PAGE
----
This is a movie just for fun. Based on a graphic novel set at the time of the Cold War, the story is about a literally kick-ass British MI-5 agent who is sent to Berlin to recover and bring back a double agent who holds secrets both sides want. The times in Berlin are complicated and agents from both sides have become self interested in the isolated world of West Berlin. No one can be trusted as it turns out even the people who sent Charlize to Berlin. This movie has no redeeming social importance whatsoever. It is not in the category of John Le Carre or Len Deighton in terms of accuracy about the Cold War or Berlin or secret agents but it is hugely entertaining. Charlize is supported by an superb cast including David McAvoy, Toby Jones and John Goodman and Sofia Boutella. The latter might be best known as Jaylah in Star Trek Beyond. You know… the alien with the great white and black makeup. I was inspired to buy the graphic novel and the film is totally true to it. Great trash.
If you liked the original Blade Runner you will love this sequel. Set decades after the first film you will find the dystopic future has not improved much. This time however our hero is Canadian actor Ryan Gosling and his director is also Canadian which in itself makes this a must see for all us north of Trumpland. Villeneuve clearly was a fan of the first film and his recreation of the world first dreamed of by Philip Dick in Do Androids Dream of Electric Sheep, is perfect in every way. What is really special is that that the story extends the themes and takes us in some new directions. To tell more would be to spoil what is a great story. This movie I think should have had a Best Picture nomination but instead we get 5 nominations for technical awards such as cinematography and editing. While this film definitely deserves these nods I think the nominators missed out on what is a very special film with a great story to tell. Nonetheless for quality production values and a really fun ride (and as a huge fan of the original) I cannot recommend this movie more highly. May it be blessed with some well deserved wins unlike its predecessor.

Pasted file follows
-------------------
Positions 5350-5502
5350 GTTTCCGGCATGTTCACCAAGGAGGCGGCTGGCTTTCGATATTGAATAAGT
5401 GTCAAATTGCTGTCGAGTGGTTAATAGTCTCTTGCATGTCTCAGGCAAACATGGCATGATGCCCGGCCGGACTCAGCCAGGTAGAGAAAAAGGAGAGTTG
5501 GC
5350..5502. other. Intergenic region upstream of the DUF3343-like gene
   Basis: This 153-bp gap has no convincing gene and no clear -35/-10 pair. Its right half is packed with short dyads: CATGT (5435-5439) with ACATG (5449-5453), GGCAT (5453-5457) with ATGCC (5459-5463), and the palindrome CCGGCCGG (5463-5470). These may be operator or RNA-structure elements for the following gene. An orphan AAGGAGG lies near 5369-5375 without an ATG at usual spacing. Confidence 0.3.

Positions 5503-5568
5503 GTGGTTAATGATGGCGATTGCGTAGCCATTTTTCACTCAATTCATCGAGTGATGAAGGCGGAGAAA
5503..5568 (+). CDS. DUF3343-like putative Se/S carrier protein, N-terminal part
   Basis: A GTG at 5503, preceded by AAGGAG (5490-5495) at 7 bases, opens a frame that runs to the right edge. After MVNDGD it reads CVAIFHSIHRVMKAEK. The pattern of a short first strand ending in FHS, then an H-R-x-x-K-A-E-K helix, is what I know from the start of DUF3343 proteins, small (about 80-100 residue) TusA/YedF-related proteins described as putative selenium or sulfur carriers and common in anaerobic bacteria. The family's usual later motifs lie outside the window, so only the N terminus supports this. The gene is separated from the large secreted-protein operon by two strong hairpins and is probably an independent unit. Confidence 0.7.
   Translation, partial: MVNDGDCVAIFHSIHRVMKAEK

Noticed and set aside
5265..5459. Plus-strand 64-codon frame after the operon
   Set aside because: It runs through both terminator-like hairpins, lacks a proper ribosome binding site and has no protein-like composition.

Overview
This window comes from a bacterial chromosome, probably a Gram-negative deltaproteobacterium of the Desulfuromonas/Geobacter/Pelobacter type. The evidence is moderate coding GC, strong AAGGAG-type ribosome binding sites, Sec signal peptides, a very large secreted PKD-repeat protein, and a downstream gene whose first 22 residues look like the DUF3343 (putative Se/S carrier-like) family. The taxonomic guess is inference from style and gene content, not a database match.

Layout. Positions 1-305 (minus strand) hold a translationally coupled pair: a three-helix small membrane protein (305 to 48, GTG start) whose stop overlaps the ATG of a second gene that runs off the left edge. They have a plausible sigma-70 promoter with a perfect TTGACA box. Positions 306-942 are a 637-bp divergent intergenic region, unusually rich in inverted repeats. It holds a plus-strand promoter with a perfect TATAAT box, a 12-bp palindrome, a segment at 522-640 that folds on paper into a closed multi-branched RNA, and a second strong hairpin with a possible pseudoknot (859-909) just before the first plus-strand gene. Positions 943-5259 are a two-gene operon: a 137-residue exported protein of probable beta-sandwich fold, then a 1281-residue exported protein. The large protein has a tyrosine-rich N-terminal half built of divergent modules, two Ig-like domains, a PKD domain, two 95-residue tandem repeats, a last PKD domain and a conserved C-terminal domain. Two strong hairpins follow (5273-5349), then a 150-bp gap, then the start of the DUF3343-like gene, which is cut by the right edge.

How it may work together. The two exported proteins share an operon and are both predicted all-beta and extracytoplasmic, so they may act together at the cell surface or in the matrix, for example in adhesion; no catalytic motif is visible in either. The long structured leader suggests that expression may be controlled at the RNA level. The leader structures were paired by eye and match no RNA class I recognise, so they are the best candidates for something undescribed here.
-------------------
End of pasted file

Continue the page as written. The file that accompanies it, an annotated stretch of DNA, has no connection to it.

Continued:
A comment – while some movies win awards and are celebrated over others, it is often the case that those winning films are long forgotten while movies that won nothing at the time are the enduring ones. Blade Runner is such a movie. Nominate for only two technical awards in 1983 and losing both to E.T. and Gandhi, I suspect Blade Runner will endure as a classic. While E.T. might also endure I would ask those reading this blog to put up their hands if they have even seen Gandhi or will ever see it again. See? No one. LOL.
Filmmaker Agnes Varda and photographer JR teamed up to make this charming film and while I think it is worth a nod for Best Documentary, it may lose out for not being political or serious enough. Together they tour the French countryside looking for places to put faces on. Sounds bizarre but JR’s latest thing is a van that takes giant photos and then he and a team post them on the sides of buildings, rail cars or whatever seems most appropriate. Sometimes it is just gratuitous and funny and sometimes it makes a political point but what makes this film special is the relationship between its two stars. Varda is in her 80’s and JR in his 30’s could be grandson. He clearly thinks she is something special as an artist and the friendship and mutual admiration that grows between them is great to see. For a relaxing but often thought-provoking documentary I cannot recommend it more highly. Enjoy.